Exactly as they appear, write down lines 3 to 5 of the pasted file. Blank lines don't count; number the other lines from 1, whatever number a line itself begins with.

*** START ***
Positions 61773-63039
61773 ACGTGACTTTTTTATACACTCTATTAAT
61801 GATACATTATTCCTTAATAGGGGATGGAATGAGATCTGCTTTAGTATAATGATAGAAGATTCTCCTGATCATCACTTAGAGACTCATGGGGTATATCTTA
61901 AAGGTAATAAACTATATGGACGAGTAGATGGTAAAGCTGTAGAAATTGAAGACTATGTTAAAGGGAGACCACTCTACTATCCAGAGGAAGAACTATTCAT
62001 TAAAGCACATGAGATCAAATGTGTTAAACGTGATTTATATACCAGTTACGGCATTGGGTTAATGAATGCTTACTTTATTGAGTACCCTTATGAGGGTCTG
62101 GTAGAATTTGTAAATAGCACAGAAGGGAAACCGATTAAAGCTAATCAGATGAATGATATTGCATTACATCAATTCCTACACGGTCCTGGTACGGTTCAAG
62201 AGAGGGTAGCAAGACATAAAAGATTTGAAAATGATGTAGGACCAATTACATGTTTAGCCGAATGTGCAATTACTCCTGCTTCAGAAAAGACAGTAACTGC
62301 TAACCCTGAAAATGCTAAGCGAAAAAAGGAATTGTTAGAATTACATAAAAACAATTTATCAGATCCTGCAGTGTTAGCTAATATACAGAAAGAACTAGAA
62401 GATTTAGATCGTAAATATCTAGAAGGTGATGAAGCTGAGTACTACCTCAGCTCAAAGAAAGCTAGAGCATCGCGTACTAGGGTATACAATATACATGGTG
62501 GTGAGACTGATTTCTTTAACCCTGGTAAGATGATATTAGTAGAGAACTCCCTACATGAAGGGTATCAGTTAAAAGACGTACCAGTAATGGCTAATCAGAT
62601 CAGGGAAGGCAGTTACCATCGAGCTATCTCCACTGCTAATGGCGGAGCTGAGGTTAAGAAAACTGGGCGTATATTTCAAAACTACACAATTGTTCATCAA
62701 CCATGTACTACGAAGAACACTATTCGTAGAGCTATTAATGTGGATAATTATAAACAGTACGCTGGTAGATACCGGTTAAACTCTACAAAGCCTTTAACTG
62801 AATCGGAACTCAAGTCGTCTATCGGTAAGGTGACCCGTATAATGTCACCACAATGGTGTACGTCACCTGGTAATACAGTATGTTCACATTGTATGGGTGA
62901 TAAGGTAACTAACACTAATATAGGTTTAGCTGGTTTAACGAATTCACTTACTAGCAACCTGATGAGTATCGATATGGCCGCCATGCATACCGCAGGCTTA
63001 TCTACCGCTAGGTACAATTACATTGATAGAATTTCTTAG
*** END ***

61801 GATACATTATTCCTTAATAGGGGATGGAATGAGATCTGCTTTAGTATAATGATAGAAGATTCTCCTGATCATCACTTAGAGACTCATGGGGTATATCTTA
61901 AAGGTAATAAACTATATGGACGAGTAGATGGTAAAGCTGTAGAAATTGAAGACTATGTTAAAGGGAGACCACTCTACTATCCAGAGGAAGAACTATTCAT
62001 TAAAGCACATGAGATCAAATGTGTTAAACGTGATTTATATACCAGTTACGGCATTGGGTTAATGAATGCTTACTTTATTGAGTACCCTTATGAGGGTCTG